And so we did. The bus approached the road construction. We scrunched down in our seats and raised our little hands aloft, flipping the unicorn at these poor unsuspecting schlubs who were just out doing their jobs, who hadn’t done anything to warrant being disrespected by two nerdy eight year olds at three fifteen on a Tuesday afternoon.

We waved our digitorum impudens around, giggling all the while, until the bus moved past. A clean getaway. The perfect crime. We were so cool.

I should have known, there’s no such thing as a perfect crime. There we were, sitting on those smelly green vinyl bus seats, when a white county truck pulled up behind the bus, flashing its yellow light bar. My friend and I exchanged panicked looks.

The bus screeched to a stop. The hydraulic bus door honked open. And then, clomp, clomp, clomp, a great big angry grownup in a hard hat climbed up the bus steps and stared coolly up and down the aisles of the school bus.

To the bus driver, he said, “I’m sorry to bother you, but we were just working by the side of the road, and when you drove by, some kids on this bus flipped us off.”

I took a deep breath and reminded myself: we’d taken precautions for just this sort of situations. We’d scrunched down. We were criminal masterminds. Nothing to worry about.

“Whoever did it was scrunched down in their seats,” said the road worker, “so I couldn’t see their faces. But I saw the top of one head, and it looked just…like…him.”

A great big meaty calloused old grownup finger pointed directly at me.

My sphincter clenched tighter than a submarine door. I broke out into a flop sweat. I trembled. I gazed back at that finger like I was staring down the barrel of a loaded shotgun.

I should point out that at this point in my life I had what could kindly be described as a flattop. I thought it made me look like Val Kilmer in Top Gun. In retrospect, I looked more like a bucktoothed hedgehog. In any case, it was a pretty distinctive haircut. Certainly nobody else on the bus had the same cut. It was just the sort of thing that would make the top three inches of someone’s head immediately identifiable.

The moment stretched out forever. I’m busted, I thought, boned, hosed. The jig is up. I’m going up the river. I hear if you just confess they’ll be lenient. I can cop a plea. Maybe I can turn in my accomplice for a reduced sentence. I wonder what prison food tastes like.

And then the bus driver let out an incredulous laugh. “Matt?” she said, “You’ve got to be mistaken. It couldn’t have been Matt. He just sits there and reads all day.”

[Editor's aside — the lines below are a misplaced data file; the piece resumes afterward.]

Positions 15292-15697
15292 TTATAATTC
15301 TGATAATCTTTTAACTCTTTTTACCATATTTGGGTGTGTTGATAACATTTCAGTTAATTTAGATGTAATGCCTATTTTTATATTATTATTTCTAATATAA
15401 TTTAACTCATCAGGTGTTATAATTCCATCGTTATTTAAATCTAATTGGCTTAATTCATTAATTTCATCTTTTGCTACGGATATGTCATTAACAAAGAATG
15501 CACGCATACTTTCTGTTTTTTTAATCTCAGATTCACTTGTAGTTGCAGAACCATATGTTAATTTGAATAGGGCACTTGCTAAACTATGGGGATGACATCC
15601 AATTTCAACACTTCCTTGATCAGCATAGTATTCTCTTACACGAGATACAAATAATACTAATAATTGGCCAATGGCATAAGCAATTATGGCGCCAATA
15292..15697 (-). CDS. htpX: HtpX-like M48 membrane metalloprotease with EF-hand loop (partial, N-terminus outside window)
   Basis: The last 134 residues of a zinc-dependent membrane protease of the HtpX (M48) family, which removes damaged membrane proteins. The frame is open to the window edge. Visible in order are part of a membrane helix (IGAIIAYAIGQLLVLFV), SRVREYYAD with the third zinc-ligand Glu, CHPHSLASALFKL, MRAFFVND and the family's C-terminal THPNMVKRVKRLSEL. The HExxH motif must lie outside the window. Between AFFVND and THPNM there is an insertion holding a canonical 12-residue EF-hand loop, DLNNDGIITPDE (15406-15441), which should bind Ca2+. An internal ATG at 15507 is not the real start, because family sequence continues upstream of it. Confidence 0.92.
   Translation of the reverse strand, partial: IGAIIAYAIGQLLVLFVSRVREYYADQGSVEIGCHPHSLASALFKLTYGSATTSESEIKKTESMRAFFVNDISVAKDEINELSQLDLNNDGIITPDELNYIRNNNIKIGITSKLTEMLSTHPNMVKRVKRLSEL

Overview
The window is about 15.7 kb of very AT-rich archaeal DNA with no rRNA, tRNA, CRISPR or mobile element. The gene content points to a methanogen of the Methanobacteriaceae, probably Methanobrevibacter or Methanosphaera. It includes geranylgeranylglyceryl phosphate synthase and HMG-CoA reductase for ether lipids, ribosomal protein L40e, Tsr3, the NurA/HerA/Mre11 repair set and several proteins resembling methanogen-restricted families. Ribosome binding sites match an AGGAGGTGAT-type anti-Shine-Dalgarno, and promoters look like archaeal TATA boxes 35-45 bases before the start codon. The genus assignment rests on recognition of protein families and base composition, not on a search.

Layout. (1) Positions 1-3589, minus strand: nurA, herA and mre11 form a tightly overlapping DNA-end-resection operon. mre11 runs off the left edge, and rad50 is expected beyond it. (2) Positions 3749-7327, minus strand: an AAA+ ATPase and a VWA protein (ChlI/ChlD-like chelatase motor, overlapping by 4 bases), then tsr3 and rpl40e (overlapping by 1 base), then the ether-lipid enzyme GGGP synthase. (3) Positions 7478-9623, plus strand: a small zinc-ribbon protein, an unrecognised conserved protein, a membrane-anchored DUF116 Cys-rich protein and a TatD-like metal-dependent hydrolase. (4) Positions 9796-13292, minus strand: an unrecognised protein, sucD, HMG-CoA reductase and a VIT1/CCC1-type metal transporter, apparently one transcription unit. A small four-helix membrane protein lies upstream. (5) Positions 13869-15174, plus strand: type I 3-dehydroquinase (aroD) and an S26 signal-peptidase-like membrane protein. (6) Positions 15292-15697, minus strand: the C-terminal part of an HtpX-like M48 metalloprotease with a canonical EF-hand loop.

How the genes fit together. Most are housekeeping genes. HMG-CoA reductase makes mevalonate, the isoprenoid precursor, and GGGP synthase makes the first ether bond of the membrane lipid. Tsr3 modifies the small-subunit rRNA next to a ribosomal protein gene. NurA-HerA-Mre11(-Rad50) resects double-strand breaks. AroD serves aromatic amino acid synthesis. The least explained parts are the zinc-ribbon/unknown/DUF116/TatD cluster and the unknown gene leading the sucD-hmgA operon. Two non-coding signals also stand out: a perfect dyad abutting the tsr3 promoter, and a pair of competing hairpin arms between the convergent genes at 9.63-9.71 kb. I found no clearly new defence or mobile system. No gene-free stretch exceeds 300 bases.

“Not Matt,” said Heather, the girl across the aisle from me, “he’s a bookworm.”

“He just has his face buried in a book all day.” added David, sitting next to Heather.

“All that dork does is read,” called out Travis, from the back of the bus.

The entire bus rose to my defense, declaring that I was such a nerdy little bookworm that there’s no way I could have ever committed the crime of which I’d been accused.

I just sat there and tried to look angelic.

His confidence shaken, the road worker looked around at the other faces on the bus. “Well…” he said, “then I’m not sure.” He’d lost his momentum. He looked up and down the aisles one more time, mumbled something about respect, and then left the bus.

And I got away scott-free. What’s the moral of the story? I don’t know, maybe: Don’t flip off total strangers. Or maybe, the moral is that you don’t know what kind of black and twisted criminal heart beats within the chest of a nerdy goody two-shoes bookworm. Or maybe it’s that if you’re going to be guilty, it’s a good idea to look innocent.

 

 

 

Microfiction-Cold Comfort

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The president faced the cameras. “My fellow Americans. We’ve all heard the rumors. Let me assure you, they are completely false. We are in no danger whatsoever. NASA has assured me that the asteroid will miss the earth by a wide margin. Everything is fine. I repeat, there’s nothing to worry about.”

The cameras shut off. The president loosened his necktie and poured himself a glass of scotch. He raised his drink to the room. “Not long now. It’s been a pleasure knowing you all. God help us.”

He emptied the glass in one swig, grimaced, and poured another.

My secret teenage shame

I hung out with the gothic kids in high school. Black tee-shirts. Doc Martens. Heavy metal. Righteous alienation. We were angry, depressed, rebellious. We hated everyone. We scowled.

Music was loud and angry. Nirvana. Smashing Pumpkins. Type O Negative. Marilyn Manson. White Zombie. Deftones. Rammstein. Metallica. We wore our teenage disaffection on our sleeves.

You know how it is. You fall in with a group of kids. The consensus determines what’s cool and what isn’t. You quietly conform. You listen to what your friends listen to. You like what they like. You wear what they wear. If you have disagreements, you keep them to yourself.